In the previous Knights of Pen and Paper log, I mentioned how this mobile game is a sort of metagame in itself. My definition of metagame is similar to metatheatre where a game comments on itself or other cultural phenomena. I also brought up the Magic Circle, but there is an element of reverence that I should discuss that explores how Knights of Pen and Paper is a metagame. The question I answer to the best of my ability is this: how does the Magic Circle and reverence combine in Knights of Pen and Paper to make a mobile metagame?
An understanding of the Magic Circle is necessary to see how this applies in Knights of Pen and Paper. The Magic Circle, as we discussed in class, comes from Johan Huizinga and his discussion of play and playgrounds (magic circles). With regard to this game, the Magic Circle is something similar to a sacred ground or ritual that gamers partake in while playing games, especially tabletop games. I thought the game would aim for a realistic story, but it seems broken as the Game Master and other characters make comments that point to the recognition of imaginary and real realms.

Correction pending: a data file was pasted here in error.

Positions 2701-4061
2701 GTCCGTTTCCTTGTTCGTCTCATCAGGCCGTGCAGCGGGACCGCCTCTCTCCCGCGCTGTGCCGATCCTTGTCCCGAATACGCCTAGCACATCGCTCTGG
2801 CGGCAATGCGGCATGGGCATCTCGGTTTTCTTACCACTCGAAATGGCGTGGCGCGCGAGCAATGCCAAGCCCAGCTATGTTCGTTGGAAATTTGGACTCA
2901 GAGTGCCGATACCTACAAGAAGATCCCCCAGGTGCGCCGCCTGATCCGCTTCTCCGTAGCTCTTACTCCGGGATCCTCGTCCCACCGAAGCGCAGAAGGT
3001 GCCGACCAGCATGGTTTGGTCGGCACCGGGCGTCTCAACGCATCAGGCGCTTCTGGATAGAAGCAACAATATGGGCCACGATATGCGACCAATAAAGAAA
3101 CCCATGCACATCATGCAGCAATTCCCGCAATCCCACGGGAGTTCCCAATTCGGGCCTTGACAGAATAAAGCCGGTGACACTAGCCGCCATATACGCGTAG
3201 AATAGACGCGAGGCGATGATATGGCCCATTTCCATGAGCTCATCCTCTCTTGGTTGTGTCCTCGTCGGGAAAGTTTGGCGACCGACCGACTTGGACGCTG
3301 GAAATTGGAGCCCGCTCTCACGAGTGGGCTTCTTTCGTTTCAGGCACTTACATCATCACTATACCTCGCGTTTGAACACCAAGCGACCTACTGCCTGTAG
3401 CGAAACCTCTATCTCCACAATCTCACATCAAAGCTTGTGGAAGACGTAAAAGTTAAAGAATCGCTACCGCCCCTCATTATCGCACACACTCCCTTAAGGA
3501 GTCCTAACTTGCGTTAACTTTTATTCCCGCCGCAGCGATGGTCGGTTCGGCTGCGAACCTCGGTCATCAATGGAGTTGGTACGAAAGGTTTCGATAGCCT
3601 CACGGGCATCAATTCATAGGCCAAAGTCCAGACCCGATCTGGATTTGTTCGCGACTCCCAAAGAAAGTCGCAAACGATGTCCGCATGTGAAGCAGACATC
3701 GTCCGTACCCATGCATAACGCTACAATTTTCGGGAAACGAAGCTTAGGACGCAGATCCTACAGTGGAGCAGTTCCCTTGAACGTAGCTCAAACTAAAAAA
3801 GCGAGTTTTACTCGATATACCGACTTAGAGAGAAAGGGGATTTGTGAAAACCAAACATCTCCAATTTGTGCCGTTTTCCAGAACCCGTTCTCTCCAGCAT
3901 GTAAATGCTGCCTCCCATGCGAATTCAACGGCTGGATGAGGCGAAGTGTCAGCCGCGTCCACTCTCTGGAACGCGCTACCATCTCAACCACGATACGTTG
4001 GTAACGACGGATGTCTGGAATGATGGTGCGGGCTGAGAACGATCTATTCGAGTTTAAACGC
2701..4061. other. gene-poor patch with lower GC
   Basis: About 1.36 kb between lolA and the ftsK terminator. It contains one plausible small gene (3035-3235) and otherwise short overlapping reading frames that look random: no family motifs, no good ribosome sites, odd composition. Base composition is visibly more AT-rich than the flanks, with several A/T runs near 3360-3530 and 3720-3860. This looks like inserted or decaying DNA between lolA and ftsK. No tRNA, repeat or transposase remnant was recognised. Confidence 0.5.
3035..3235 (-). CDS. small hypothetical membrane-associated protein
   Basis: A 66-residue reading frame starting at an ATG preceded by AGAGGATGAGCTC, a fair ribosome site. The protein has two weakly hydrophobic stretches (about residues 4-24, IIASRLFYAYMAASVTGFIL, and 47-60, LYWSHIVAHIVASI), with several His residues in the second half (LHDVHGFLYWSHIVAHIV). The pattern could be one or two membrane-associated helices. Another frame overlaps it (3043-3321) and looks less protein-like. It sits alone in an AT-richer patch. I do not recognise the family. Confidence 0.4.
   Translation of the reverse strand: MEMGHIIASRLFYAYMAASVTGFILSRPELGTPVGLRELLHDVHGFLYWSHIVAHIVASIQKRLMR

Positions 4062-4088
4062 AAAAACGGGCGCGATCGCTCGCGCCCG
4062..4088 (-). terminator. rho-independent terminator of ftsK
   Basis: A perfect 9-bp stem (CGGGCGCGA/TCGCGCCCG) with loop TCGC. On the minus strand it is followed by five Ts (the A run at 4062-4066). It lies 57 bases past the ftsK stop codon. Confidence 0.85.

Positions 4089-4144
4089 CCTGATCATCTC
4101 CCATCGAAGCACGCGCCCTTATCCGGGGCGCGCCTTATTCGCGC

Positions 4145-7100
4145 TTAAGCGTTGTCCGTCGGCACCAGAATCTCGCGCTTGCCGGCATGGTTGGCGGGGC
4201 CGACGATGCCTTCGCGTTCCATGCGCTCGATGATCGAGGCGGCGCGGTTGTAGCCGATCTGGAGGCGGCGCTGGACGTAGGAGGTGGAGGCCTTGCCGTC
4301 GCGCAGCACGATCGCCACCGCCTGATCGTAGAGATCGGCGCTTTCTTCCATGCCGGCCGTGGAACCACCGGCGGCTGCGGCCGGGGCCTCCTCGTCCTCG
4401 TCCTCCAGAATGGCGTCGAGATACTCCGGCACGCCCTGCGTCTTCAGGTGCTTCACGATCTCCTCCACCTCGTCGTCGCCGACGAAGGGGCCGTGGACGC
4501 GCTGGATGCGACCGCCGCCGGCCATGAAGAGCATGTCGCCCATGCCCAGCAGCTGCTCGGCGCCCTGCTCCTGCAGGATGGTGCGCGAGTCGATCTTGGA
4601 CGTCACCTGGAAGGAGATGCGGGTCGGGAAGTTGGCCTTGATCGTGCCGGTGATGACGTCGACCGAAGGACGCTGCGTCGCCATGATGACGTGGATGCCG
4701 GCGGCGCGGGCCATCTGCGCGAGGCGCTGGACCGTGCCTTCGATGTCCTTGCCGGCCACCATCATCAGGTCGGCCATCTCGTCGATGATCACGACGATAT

So how does reverence come into play? As Ian Bogost talks about reverence in his chapter “Reverance” in How to Do Things with Vidoegames, he explains how a videogame uses a church in a setting for Resistance: Fall of Man. Though people were outraged at the thought of using a real church as a setting, Bogost argues that the game shows people the significance of the church. In Knight of Pen and Paper, the game occasionally pokes fun at lame monsters or overused settings, but there is praise in its many jokes. With the little items that can be bought to customize the room, the buffs (upgrades) respond to cultural gags for those who identify as nerds.
Knights of Pen and Paper is undoubtedly a metagame. Not only does it break the Magic Circle, but it also breaks the Fourth Wall (basically the threshold separating performers and audience). And by making jokes about Dungeons and Dragons and other nerdy stereotypes, the game comments on its rules and other cultural topics. This form of metagaming expands itself to an audience that might be learning about tabletop games or to those who are veterans from the days before videogames.